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Safety Management

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Safety Management

A Quantitative Systems Approach

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Safety Management: A Quantitative Systems Approach by John Davies
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Professionals striving for accident reduction must deal with systems in which both technical and human elements play equal and complementary roles. However, many of the existing techniques in ergonomics and risk management concentrate on plant and technical issues and downplay human factors and "subjectivity." Safety Management: A Qualitative Systems Approach describes a body of theories and data that addresses safety by drawing on systems theory and applied psychology, stressing the importance of human activity within systems. It explains in detail the central roles of social consensus and reliability and the nature of verbal reports and functional discourse. This text presents a new approach to safety management, offering a path to both greater safety and to economic savings. It presents a series of methodological tools that have proven to be reliable through extensive use in the rail and nuclear industries. These methods allow organizational and systems failures to be analyzed much more effectively in terms of quantity, precision, and usefulness. The concepts and tools described in this book are particularly valuable for reliability engineers, risk managers, human factors specialists, and safety managers and professionals in safety-critical organizations.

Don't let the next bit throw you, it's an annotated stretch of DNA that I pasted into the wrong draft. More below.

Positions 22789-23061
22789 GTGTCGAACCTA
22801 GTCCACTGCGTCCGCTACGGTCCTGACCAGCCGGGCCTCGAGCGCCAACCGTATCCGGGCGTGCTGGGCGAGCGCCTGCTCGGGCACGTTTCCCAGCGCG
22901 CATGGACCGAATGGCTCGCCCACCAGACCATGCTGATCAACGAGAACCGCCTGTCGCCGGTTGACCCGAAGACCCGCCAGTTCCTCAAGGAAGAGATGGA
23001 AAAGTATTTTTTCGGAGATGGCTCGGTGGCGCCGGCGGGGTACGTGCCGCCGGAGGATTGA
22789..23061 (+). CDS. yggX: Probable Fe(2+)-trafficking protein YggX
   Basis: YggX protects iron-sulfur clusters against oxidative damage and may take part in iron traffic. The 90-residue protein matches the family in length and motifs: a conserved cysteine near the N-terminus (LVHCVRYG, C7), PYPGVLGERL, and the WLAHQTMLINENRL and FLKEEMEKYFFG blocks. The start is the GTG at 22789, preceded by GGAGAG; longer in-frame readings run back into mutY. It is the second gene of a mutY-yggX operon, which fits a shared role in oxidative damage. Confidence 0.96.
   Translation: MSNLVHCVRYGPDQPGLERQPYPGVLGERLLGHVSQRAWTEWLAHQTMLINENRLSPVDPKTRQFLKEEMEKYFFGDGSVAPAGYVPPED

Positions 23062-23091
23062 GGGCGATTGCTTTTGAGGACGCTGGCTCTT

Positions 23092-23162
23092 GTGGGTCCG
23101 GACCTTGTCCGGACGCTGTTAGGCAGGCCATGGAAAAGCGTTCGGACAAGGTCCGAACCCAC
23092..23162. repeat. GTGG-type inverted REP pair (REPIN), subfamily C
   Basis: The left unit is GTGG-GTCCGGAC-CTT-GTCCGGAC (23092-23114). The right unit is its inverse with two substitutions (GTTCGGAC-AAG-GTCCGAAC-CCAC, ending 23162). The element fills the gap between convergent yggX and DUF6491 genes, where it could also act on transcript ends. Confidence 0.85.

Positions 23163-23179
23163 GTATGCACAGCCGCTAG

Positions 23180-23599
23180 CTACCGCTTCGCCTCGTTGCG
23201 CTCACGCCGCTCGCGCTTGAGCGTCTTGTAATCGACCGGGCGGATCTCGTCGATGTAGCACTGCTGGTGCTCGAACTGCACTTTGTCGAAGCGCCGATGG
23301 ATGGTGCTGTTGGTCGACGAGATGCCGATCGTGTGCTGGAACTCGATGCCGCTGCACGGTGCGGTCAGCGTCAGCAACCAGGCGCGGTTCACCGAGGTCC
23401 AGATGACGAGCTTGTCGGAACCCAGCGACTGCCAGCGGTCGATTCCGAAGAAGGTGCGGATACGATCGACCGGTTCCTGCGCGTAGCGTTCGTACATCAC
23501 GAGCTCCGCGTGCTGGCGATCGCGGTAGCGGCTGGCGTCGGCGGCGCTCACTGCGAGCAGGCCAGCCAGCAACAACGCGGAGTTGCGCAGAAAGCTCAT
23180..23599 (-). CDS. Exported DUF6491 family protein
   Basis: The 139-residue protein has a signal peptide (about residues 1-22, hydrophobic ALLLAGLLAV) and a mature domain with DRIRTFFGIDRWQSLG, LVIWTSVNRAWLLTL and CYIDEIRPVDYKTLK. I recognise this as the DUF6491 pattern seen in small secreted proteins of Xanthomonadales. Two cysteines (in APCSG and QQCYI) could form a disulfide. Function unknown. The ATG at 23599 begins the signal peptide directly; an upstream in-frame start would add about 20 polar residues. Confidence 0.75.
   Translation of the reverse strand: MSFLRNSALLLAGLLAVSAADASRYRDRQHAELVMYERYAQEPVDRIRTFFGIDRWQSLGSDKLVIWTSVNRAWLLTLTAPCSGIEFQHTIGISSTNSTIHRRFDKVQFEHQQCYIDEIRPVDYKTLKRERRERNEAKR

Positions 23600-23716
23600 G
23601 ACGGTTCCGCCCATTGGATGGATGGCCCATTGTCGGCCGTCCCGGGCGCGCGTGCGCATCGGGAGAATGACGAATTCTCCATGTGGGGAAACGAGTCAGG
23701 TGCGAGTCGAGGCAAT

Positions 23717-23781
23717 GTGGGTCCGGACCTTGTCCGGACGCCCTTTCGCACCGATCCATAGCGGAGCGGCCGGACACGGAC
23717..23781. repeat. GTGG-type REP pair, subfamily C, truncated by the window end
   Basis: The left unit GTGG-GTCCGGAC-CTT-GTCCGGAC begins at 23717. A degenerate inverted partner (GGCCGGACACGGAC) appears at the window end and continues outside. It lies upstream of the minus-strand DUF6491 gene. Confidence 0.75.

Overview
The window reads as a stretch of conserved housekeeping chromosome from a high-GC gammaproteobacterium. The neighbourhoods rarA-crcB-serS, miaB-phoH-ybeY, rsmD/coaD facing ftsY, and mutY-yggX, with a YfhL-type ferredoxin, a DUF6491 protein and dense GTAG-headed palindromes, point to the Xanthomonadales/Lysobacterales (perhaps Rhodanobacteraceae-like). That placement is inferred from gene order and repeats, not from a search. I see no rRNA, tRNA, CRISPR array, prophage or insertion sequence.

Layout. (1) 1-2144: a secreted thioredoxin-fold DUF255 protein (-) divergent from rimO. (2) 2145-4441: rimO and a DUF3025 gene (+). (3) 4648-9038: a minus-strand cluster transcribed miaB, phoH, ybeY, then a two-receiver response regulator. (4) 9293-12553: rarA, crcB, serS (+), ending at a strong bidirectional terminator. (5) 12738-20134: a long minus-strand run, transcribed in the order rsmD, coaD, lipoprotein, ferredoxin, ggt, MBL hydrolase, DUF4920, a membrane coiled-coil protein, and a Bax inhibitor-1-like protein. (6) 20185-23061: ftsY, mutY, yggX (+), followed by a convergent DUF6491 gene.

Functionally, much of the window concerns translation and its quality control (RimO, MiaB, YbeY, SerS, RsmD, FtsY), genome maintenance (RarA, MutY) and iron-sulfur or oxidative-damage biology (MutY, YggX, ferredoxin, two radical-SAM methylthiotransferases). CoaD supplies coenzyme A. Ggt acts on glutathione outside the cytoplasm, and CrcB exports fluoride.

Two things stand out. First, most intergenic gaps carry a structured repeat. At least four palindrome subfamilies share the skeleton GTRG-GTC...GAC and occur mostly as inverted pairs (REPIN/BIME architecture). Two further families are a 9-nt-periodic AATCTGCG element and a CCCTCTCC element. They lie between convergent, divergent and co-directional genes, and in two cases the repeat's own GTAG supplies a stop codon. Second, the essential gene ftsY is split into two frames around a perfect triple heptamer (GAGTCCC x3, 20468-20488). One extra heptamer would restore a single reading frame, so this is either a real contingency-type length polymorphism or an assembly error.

Table of Contents

Safety, Risk and Responsibility Science and Subjectivity The Need to be Safe Risk and Responsibility Voluntary and Involuntary Action Safety and Trust in Organizations Better Value from Safety Data in a World of Diminishing Returns Where is Risk Situated? Safety, Subjectivity and Imagination Knowledge: Objective or Subjective? What Kind of Science? Relativity, Quantum Mechanics and Chaos Causality: a Property of the World, or All in the Mind? Safety and Imagination Justifying Proactive Safety Predictive Validity of Near Misses Introduction The Background to the Common Sense Hypothesis Arguments against the Common Cause Hypothesis Testing the Hypothesis Collecting and Analyzing Minor Event Reports is a Useful Thing to Do Confidential Reporting as an Approach to Collecting Near Miss Data Why Confidential Reporting? Management Support Incentives for Reporting Preparation and Planning The CIRAS Reporting System Conclusions Numbers and Words in Safety Management Introduction Triangulation The Epistemology of Incident Frequency Data Case Study: Validatory Triangulation in a Safety Management Context Dealing with Discourse Summary Hermeneutics and Accident Reports Background Hermeneutics An Organizational Model of Human Factors The CIRAS Project Kinds of Data From Hermeneutics to Action Causal Attribution and Safety Management Traditional Attribution Theory Functional Discourse and Attribution Causal Investigation of Accidents Viewed as a Functional Act Attribution and Safety Climate/Culture An Attributional Analysis of Train Drivers' Explanations Attributions and Implications Inter-Rater Consensus in Safety Management Introduction Definitions of Reliability Problem Areas in Testing Consensus Statistical Measurements of Inter-Rater Consensus Procedures for Establishing Inter-Rater Consensus (IRC) and Within- Rater Consensus (WRC) Summary Error Taxonomies and 'Cognitivism' Origins Cognitivism Connectionism Information Arousal Theory (IAT) and Train Driver Behavior People: Controllers of Arousal Further Implications Conclusions Numbers from Words Reliability Taxonomies Human Error, Strategic Decision or Adaptive Action? It Makes Economic Sense Science: Induction versus Intuition Catalog no. TF1634, May 2003, 240 pp., ISBN: 0-4153-0370-2, $109.95 / GBP72.99 Short TOC
Release date NZ
May 15th, 2003
Country of Publication
United Kingdom
12 tables, 15 figures, 1 b&w photo
Taylor & Francis Ltd
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